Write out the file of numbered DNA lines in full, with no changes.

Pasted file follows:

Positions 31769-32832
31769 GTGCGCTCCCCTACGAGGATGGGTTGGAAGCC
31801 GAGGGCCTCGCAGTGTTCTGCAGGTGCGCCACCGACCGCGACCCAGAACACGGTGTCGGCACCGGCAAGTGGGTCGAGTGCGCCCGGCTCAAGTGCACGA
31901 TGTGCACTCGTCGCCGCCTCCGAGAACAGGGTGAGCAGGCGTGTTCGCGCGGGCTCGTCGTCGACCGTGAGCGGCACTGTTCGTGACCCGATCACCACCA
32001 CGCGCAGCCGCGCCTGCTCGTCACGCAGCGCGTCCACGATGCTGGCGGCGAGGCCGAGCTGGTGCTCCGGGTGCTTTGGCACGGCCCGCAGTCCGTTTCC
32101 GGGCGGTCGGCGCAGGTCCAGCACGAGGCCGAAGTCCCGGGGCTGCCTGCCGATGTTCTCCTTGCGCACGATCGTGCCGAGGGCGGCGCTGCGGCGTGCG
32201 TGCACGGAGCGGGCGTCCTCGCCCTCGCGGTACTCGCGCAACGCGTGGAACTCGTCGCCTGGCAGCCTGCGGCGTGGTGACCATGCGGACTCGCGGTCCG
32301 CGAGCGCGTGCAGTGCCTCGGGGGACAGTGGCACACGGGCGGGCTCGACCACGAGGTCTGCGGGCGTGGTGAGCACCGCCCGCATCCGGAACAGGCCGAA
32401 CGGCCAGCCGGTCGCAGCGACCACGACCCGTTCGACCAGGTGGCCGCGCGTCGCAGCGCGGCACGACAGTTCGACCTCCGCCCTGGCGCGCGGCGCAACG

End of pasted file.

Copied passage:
Positions 31769-32832
31769 GTGCGCTCCCCTACGAGGATGGGTTGGAAGCC
31801 GAGGGCCTCGCAGTGTTCTGCAGGTGCGCCACCGACCGCGACCCAGAACACGGTGTCGGCACCGGCAAGTGGGTCGAGTGCGCCCGGCTCAAGTGCACGA
31901 TGTGCACTCGTCGCCGCCTCCGAGAACAGGGTGAGCAGGCGTGTTCGCGCGGGCTCGTCGTCGACCGTGAGCGGCACTGTTCGTGACCCGATCACCACCA
32001 CGCGCAGCCGCGCCTGCTCGTCACGCAGCGCGTCCACGATGCTGGCGGCGAGGCCGAGCTGGTGCTCCGGGTGCTTTGGCACGGCCCGCAGTCCGTTTCC
32101 GGGCGGTCGGCGCAGGTCCAGCACGAGGCCGAAGTCCCGGGGCTGCCTGCCGATGTTCTCCTTGCGCACGATCGTGCCGAGGGCGGCGCTGCGGCGTGCG
32201 TGCACGGAGCGGGCGTCCTCGCCCTCGCGGTACTCGCGCAACGCGTGGAACTCGTCGCCTGGCAGCCTGCGGCGTGGTGACCATGCGGACTCGCGGTCCG
32301 CGAGCGCGTGCAGTGCCTCGGGGGACAGTGGCACACGGGCGGGCTCGACCACGAGGTCTGCGGGCGTGGTGAGCACCGCCCGCATCCGGAACAGGCCGAA
32401 CGGCCAGCCGGTCGCAGCGACCACGACCCGTTCGACCAGGTGGCCGCGCGTCGCAGCGCGGCACGACAGTTCGACCTCCGCCCTGGCGCGCGGCGCAACG